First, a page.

To evaluate the effectiveness and cost of bidirectional short messaging service in increasing rates of vaccination and well child care (WCC) among adolescents.


We included all adolescents needing a recommended adolescent vaccine (n = 4587) whose parents had a cell-phone number in 5 private and 2 safety-net pediatric practices. Adolescents were randomized to intervention (n = 2228) or control (n = 2359). Parents in the intervention group received up to 3 personalized short messaging services with response options 1 (clinic will call to schedule), 2 (parent will call clinic), or STOP (no further short messaging service). Primary outcomes included completion of all needed services, WCC only, all needed vaccinations, any vaccination, and missed opportunity for vaccination.


Intervention patients were more likely to complete all needed services (risk ratio [RR] 1.31, 95% confidence interval [CI] 1.12–1.53), all needed vaccinations (RR 1.29, 95% CI 1.12–1.50), and any vaccination (RR 1.36, 95% CI 1.20–1.54). Seventy-five percent of control patients had a missed opportunity versus 69% of intervention (P = .002). There was not a significant difference for WCC visits. Responding that the clinic should call to schedule (“1”) was associated with the highest effect size for completion of all needed services (RR 1.89, 95% CI 1.41–2.54). Net cost ranged from $855 to $3394 per practice.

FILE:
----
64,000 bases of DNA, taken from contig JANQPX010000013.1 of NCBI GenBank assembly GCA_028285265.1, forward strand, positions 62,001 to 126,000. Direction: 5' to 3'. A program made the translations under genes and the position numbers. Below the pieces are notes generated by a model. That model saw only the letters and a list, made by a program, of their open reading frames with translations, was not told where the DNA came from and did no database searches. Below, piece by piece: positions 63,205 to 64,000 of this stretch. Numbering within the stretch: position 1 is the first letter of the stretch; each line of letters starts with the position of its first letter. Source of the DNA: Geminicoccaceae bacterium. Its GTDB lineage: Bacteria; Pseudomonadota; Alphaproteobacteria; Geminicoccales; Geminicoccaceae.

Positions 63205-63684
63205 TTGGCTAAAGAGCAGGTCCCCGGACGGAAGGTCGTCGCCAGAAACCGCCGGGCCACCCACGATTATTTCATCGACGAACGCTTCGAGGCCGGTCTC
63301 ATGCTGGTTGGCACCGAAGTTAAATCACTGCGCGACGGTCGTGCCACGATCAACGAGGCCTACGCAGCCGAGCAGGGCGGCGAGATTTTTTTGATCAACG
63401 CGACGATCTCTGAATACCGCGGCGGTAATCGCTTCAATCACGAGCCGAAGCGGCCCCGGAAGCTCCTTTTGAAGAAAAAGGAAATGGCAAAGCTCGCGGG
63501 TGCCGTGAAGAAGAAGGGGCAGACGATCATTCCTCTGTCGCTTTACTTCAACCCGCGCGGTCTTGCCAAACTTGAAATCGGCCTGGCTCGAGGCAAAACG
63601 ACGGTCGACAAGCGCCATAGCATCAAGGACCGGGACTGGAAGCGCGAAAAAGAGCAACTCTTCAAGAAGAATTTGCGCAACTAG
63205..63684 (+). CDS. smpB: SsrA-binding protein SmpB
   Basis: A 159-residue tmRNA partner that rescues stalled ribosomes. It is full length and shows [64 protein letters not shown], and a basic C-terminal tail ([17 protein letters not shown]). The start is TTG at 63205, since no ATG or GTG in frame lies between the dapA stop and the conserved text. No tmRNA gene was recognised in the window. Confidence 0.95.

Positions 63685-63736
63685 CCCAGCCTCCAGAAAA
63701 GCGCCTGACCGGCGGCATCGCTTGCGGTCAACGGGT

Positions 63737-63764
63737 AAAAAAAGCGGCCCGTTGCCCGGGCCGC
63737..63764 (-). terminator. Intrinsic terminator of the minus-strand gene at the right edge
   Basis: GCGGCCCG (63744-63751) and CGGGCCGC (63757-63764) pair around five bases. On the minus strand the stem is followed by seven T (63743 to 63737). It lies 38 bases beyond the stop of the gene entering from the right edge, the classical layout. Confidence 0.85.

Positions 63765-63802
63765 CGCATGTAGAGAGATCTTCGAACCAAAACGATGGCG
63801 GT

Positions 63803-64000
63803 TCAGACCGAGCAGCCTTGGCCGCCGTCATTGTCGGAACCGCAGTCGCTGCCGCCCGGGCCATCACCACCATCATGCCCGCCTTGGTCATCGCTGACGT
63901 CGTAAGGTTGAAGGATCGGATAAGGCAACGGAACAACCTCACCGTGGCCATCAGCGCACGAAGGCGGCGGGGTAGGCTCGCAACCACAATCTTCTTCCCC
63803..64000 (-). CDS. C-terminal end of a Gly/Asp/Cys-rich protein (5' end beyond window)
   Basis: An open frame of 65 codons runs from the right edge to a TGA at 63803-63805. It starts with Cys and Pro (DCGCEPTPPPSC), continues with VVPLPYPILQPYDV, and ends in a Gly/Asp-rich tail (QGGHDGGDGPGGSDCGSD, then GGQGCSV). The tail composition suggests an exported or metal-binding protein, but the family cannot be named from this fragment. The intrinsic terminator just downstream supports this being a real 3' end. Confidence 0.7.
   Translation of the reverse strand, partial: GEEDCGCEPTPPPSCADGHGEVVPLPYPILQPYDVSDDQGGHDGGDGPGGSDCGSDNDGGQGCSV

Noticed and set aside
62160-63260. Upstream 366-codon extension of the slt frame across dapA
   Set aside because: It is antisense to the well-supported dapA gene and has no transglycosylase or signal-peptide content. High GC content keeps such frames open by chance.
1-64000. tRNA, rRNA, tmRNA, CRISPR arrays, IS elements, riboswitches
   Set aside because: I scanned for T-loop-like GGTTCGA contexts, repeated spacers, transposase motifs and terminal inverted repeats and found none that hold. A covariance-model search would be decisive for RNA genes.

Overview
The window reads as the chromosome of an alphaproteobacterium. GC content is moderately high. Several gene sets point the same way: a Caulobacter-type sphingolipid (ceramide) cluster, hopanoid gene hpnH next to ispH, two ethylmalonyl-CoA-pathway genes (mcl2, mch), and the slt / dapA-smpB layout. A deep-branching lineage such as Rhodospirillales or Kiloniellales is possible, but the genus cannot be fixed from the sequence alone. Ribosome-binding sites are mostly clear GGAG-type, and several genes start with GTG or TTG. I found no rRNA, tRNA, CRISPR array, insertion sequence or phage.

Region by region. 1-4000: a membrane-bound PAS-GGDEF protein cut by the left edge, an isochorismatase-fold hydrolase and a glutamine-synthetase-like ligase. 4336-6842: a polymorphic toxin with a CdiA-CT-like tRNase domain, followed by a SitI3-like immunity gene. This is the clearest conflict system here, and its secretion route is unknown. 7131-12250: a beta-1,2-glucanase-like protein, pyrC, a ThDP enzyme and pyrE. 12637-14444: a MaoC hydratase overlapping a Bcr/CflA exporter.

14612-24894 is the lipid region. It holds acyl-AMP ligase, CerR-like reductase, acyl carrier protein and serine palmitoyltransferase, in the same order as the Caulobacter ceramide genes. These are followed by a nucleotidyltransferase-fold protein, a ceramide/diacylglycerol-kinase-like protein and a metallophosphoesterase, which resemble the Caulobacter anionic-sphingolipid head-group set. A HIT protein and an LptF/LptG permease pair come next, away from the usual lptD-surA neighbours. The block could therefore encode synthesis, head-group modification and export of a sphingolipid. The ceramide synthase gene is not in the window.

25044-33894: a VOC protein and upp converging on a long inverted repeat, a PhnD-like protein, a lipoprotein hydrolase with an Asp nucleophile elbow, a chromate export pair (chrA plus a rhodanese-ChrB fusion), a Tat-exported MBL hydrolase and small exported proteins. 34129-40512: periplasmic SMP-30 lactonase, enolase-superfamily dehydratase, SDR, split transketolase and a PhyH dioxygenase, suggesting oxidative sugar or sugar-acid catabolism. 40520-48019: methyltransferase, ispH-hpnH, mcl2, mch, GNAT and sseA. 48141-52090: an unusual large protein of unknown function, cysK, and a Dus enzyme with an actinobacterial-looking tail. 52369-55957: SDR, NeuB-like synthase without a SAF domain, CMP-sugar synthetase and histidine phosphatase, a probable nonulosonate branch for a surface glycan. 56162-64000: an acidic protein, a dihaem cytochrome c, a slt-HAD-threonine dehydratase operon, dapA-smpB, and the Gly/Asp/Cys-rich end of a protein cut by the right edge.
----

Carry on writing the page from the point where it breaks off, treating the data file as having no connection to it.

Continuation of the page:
Bidirectional short messaging service to parents was effective at improving rates for all adolescent vaccinations and for all needed services, especially among parents who responded they desired a call from the practice.

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